One of the nation’s largest power companies, American Electric Power, announced plans on Wednesday to purchase what it said would be the biggest U.S. wind farm in the state of Oklahoma, a strong signal of continued growth for renewables even under the Trump administration.
The project, in cooperation with the Chicago-based developer Invenergy and GE Renewable Energy, will consist of 800 2.5-megawatt GE turbines that, collectively, will have the capacity to generate over 2 gigawatts of electricity. The total investment in the project will be $ 4.5 billion, and AEP projects $7 billion in customer savings over a 25-year time frame.
“There’s a rebalancing of the generation resources, not only in our company but in this country that’s going on,” Nick Akins, the chief executive of AEP, said in an interview with The Washington Post. “There’s no doubt that there’s the expectation to move to that cleaner energy economy, and an opportunity for us to rebalance our fleet, which has historically been predominantly coal.”
Invenergy is developing the wind farm, which AEP would then purchase, pending regulatory approval. The utility company would also construct a 350-mile power line to carry the electricity generated from the Oklahoma Panhandle eastward toward Tulsa — combined the farm and power line would be dubbed the Wind Catcher Energy Connection.
Two AEP subsidiaries would then use the power to service customers in Oklahoma and parts of Texas, Arkansas and Louisiana.
The project is expected to be completed in 2020, which would allow it to take advantage of the production tax credit for wind energy, according to AEP. That credit is slowly being phased down over time but will still apply, in reduced form, to projects that get their start in 2017, 2018 and 2019.
“Obviously what it shows, that proliferation of renewable energy continues despite of what’s going on in Washington,” said Michael Polsky, the founder and chief executive of Invenergy.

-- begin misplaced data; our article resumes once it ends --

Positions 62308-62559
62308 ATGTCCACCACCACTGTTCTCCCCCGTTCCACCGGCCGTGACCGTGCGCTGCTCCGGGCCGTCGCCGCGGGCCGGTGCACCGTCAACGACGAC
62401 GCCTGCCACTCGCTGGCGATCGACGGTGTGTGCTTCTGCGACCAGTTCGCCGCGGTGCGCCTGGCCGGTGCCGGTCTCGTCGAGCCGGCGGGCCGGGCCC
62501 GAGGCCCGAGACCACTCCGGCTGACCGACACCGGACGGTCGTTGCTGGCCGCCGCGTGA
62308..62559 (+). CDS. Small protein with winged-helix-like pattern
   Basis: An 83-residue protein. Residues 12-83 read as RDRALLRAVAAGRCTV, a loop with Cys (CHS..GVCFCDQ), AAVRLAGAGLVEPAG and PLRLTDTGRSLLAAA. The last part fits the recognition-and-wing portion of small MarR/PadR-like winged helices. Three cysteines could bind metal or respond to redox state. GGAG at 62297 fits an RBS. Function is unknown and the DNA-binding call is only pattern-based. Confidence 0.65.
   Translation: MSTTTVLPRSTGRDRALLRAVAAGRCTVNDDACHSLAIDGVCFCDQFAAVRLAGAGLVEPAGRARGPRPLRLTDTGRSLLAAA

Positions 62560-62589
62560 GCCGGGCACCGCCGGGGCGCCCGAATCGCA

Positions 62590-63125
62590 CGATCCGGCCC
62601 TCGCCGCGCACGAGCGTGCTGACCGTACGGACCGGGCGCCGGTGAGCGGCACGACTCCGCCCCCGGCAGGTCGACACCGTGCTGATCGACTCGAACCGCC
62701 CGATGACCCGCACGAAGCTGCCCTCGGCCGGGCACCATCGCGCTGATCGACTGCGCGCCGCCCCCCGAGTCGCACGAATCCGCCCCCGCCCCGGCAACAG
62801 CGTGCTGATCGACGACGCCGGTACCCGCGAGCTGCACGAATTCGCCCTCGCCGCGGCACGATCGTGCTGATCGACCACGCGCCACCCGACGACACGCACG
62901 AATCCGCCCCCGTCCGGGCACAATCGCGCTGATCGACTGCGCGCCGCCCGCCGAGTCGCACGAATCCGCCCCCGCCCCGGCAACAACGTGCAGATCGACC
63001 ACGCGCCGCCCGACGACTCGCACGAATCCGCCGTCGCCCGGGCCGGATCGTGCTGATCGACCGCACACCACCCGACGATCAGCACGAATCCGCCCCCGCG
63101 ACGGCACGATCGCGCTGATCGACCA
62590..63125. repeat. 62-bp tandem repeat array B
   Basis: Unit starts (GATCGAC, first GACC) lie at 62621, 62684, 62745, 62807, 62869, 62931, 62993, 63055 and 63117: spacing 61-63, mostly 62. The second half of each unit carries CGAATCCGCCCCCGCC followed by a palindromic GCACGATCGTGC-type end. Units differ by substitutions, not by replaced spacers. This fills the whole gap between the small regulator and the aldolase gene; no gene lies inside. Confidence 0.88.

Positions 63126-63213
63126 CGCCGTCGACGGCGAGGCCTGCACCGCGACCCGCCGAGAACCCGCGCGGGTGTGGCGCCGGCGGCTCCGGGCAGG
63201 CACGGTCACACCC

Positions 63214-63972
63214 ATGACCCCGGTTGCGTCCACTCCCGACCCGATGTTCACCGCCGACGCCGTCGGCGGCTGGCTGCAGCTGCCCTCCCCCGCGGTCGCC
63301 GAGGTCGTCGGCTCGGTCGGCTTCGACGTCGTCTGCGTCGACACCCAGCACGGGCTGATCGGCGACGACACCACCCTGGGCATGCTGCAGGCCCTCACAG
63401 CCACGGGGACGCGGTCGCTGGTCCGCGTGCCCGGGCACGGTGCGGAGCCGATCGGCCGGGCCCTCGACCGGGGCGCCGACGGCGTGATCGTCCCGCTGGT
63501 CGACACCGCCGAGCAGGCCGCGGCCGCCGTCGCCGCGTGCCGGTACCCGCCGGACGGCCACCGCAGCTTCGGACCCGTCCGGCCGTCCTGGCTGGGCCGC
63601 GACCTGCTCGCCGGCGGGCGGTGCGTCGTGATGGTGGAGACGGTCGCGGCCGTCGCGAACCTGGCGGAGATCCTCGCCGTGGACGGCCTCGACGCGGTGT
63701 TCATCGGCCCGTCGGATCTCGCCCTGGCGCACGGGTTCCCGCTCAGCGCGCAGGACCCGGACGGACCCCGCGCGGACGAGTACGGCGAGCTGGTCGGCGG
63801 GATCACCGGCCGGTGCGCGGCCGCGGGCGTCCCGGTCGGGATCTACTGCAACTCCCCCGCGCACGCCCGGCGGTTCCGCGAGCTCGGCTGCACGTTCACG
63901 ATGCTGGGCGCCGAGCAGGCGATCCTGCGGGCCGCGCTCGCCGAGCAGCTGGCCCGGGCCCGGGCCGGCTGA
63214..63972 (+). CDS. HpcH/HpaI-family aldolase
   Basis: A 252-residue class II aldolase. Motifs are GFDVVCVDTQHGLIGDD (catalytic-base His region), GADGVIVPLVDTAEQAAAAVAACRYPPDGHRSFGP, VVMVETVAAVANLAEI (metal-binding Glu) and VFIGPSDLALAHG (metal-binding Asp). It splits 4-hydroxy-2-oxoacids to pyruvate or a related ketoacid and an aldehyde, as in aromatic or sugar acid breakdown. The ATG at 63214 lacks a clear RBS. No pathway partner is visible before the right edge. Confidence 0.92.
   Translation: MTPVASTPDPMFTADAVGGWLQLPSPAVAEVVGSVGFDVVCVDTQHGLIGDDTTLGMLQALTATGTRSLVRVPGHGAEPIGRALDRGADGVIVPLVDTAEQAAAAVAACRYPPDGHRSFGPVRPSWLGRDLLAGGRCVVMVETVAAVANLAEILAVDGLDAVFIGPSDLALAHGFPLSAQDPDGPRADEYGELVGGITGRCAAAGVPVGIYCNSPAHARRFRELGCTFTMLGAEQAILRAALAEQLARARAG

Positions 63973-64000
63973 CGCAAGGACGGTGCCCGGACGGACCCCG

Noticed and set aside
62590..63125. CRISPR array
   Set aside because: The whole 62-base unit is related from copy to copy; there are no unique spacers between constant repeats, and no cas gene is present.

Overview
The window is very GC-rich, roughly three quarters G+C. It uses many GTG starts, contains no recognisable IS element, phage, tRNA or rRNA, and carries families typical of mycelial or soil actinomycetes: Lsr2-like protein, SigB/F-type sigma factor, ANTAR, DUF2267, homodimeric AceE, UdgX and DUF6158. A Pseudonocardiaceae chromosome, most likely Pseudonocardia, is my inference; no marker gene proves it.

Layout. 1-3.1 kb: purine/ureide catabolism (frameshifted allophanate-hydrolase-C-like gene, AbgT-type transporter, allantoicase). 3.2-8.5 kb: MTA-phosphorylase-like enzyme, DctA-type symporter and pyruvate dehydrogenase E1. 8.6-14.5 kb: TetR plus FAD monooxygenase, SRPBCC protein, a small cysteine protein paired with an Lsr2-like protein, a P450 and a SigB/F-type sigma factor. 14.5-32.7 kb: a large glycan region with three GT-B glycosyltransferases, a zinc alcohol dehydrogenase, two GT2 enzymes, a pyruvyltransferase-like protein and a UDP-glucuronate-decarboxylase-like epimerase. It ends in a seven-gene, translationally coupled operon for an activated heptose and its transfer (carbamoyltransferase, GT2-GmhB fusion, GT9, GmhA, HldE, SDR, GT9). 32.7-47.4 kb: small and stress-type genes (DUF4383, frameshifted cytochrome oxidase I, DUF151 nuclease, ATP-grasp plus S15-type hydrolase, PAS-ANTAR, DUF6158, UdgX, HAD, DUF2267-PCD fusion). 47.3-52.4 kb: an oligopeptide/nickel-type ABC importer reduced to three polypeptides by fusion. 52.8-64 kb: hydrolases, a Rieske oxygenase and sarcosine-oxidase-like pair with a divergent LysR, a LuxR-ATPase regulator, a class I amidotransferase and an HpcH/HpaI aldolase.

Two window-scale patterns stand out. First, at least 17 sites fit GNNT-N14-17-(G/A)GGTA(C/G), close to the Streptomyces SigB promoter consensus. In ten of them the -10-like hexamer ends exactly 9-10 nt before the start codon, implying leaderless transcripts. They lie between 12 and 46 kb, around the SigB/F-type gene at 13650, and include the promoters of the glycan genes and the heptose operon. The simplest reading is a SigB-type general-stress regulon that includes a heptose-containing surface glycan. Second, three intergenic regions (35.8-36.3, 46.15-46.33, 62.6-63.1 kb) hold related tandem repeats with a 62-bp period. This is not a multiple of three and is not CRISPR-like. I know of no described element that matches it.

The announcement comes as AEP, like other large utilities, has announced consistent coal plant retirements in recent years. The company said it has taken 7.2 gigawatts of coal-fired power plants offline since 2012, reducing the share of coal in its power generation mix from 70 percent to 47 percent.
“If you look at the carbon reductions associated with that, our carbon has been reduced over 40 percent since 2005 as a result,” said Akins.
More retirements are expected in the future, according to the Sierra Club, whose Beyond Coal campaign has successfully driven numerous coal plant closures. The Sierra Club hailed the deal Thursday.
The current Oklahoma wind project is unique because of its scale, said Pete McCabe, the president and chief executive of GE’s onshore wind business. AEP serves so many customers across four states, that it has led to the need for an especially large array of wind turbines.
“The size of the project is unparalleled, the economics of the project are compelling,” McCabe said. He also noted that the project is expected to create a lot of jobs — AEP estimates 8,400 direct and indirect jobs while construction is occurring, followed by 80 lasting jobs once the wind farm is producing power steadily.
“It’s kind of right in the sweet spot of developing the economy and jobs in the middle of the country,” he said.
Invenergy’s Polsky said the deal was attractive to power companies because it allowed them to purchase electricity at a fixed price over decades. There is no need to buy fuel for a wind farm, so there are no energy commodity prices to take into account. Whether more deals of this scale will happen, especially after 2020 when subsidies are removed, will depend on competition from the cheap price of natural gas, he said.
Indeed, AEP’s Akins described the large wind purchase as a way of “hedging against fuel costs,” because wind prices won’t vary no matter what coal or natural gas prices do in the coming decades. He also agreed that the project was dependent on the production tax credit: AEP will invest $ 4.5 billion but recover $ 2.5 billion because of the credit, Akins said.
“What essentially these utilities are doing is saying, the price is so low now for wind that I can offset my fuel costs through wind,” said Amy Grace, head of North America research for Bloomberg New Energy Finance. “And I’m going to do that regardless of what happens with the Clean Power Plan, regardless of what happens with Trump pulling out of the Paris climate agreement.”